The British Medical Journal recently published a paper boasting the astonishing conclusion that medical error is the third leading cause of death in the United States. Headlines aside, the study suffers from questionable statistics that serve up alarmist conclusions about the prevalence of serious medical errors and obscure the road to addressing the tragic phenomenon of death by medical error.
The analysis cites four observational studies on incidents that occurred between the years 2000 and 2008. This data is at minimum seven years old – and the bulk of it dates from the early 2000s. Presuming that their notably opaque statistical analysis is accurate, the study’s best conclusion is that the third-leading cause of death was medical error between those specified years. One cannot expect such data to be available in real time, but it is equally unreasonable to expect fifteen-year-old data to represent current conditions.
But outdated information is only the most superficial problem with this analysis. The study extrapolated death rates due to preventable error from those four studies, which are vastly dominated by inpatient admissions within the Medicare population. Medicare typically covers only disabled individuals and those over the age of 65: two groups which carry intrinsic risk factors for hospitalization and complications thereof. Extrapolating findings in that population to the general public (which includes everything from healthy children to adults that wholly eschew care in the allopathic system) is disingenuous at best — and quite likely overestimates the rate of fatal medical errors in less risk-prone populations.
The authors admit that “the assumptions made in extrapolating study data to the broader U.S. population may limit the accuracy of our figure” — which may be the most accurate statement in the paper. Rehashing limited old data is certainly easier than the onerous process of obtaining new samples or accessing more recent government data, but that ease does not contribute to the utility of the results.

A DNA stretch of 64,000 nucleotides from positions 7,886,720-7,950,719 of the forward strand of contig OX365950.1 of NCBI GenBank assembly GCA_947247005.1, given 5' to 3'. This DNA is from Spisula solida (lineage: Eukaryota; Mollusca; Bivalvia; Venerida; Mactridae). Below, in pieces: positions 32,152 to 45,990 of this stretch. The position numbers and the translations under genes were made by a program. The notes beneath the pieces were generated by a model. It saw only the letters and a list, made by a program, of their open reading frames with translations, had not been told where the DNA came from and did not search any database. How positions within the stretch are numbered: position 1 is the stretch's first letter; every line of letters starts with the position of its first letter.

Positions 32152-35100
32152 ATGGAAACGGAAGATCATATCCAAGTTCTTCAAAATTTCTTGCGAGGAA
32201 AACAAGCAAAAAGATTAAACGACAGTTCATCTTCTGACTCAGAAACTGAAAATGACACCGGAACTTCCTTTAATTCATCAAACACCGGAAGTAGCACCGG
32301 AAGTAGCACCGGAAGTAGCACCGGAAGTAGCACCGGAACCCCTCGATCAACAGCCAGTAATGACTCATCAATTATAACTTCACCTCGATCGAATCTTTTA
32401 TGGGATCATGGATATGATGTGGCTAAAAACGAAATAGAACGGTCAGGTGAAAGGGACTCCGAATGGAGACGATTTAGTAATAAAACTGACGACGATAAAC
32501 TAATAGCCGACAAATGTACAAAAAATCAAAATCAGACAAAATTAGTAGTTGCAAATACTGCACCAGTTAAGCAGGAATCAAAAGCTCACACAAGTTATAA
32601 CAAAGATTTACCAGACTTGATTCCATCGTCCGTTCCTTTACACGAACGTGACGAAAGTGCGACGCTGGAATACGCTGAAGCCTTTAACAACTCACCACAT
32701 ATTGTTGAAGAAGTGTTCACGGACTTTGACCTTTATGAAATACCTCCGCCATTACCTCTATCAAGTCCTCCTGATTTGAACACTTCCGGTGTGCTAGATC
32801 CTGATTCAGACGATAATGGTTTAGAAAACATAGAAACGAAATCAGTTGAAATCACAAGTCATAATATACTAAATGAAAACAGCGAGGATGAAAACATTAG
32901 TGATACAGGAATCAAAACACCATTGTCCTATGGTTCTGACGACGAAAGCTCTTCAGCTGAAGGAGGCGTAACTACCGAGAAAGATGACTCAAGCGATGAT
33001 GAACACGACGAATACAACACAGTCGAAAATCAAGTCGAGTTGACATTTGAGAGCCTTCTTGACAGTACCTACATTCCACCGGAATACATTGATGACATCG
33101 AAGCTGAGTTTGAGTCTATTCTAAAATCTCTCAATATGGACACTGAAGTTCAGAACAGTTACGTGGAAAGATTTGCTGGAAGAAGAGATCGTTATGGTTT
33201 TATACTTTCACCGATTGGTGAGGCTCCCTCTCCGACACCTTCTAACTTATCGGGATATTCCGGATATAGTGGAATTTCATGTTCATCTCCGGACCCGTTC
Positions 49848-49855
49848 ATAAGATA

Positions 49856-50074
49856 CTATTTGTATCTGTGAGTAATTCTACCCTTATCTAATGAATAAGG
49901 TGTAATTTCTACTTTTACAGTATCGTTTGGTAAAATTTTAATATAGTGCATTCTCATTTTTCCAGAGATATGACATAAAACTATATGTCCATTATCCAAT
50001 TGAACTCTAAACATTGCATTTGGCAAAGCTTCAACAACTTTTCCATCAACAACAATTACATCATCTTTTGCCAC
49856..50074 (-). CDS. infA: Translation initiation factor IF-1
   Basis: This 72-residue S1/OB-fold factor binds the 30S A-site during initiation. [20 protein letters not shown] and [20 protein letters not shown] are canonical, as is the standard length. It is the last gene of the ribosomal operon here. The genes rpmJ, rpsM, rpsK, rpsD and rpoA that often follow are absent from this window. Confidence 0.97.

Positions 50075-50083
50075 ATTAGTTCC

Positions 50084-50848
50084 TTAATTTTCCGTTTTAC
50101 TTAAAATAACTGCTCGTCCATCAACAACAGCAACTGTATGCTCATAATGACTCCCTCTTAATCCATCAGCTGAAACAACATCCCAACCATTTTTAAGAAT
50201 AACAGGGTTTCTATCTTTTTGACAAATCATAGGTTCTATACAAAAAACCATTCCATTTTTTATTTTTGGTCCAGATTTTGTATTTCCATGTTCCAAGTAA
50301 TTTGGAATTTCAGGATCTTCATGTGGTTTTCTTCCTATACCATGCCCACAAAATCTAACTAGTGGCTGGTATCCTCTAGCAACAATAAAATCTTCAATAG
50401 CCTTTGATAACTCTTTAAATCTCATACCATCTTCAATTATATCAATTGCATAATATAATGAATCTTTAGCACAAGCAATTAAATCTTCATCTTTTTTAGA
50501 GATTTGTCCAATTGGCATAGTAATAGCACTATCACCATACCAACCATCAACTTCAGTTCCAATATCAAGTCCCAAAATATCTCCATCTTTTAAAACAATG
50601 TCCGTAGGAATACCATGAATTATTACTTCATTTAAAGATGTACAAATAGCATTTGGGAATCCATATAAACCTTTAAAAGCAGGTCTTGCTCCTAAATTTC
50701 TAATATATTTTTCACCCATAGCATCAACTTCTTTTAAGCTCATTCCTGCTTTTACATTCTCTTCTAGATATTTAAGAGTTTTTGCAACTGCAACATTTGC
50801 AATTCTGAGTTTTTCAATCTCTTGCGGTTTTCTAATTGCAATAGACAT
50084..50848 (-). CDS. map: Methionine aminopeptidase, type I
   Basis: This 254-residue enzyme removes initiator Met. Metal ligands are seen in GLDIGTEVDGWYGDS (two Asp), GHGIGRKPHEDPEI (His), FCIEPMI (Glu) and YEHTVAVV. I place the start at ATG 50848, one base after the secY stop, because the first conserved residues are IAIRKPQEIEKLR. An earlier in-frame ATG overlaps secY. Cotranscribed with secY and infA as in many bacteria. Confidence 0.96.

On a more metaphysical level, cause of death is often multifactorial. One might posit that the final common pathway of all death is loss of oxygen flow to the brain – but we try to be more precise than that. When a patient with heart failure and emphysema dies from respiratory collapse, which is the cause of death? A long-term heroin user who requires high doses of narcotic pain medication after emergency surgery but then dies of an overdose: Is the cause of death overdose or the underlying substance use disorder? When a life-long smoker dies of lung cancer, is the cause of death cancer or tobacco? (JAMA published a study in 2004 that identified tobacco as a cause of mortality in over 400,000 deaths, placing that cause of death well over the rate of death by medical errors provided in this study — and while 2004 may seem outdated, it coincides nicely with the timeframe of the study in question here.) The reductionist mind of allopathic medicine prefers linear cause and effect — but this is rarely reflected in causes of death outside of trauma and drownings of otherwise healthy individuals.
The single case study cited in the paper unintentionally illustrates the difficulties in assigning a cause of death: a woman died of a liver laceration from an unnecessary pericardiocentesis done to assess vague symptoms following an organ transplant. One can certainly argue that this deserves the proximate label of death by medical error: the liver was lacerated, the patient died. However, the transplant patient presumably had end-stage dysfunction of a major organ, a condition that would have been fatal on its own without high-risk intervention such as a transplant. As such, this patient came to the table with a terminal illness that warranted heroic intervention with the concomitant risk — and equally vigilant evaluation when complications arise. Is her cause of death the proximate laceration to her liver, or the ultimate organ failure that led her to require such invasive evaluation and treatment? Moreover, the unsupported conclusion that the pericardiocentesis was unnecessary is a product of 20/20 hindsight – a perspective more befitting a prosecutorial legal team than a medical professional evaluating a high-risk patient with an undifferentiated complaint.
The authors conclude correctly that “the absence of national data highlights the need for systematic measurement of the problem.” Indeed, several recommendations for assessing and systematically addressing medical error are enumerated — although they are by no means novel. This paper’s ultimate frustration is its failure to meet that need for a robust and data-driven basis from which to develop realistic strategies to prevent such mortality.
Kudos to the authors for their attention to the heartbreaking occurrence of death by preventable medical error; but shame on them for their alarmist approach that only weakens their case for action on this critical front.
Julie Craig is a family physician who blogs at America, Love It or Heal It.
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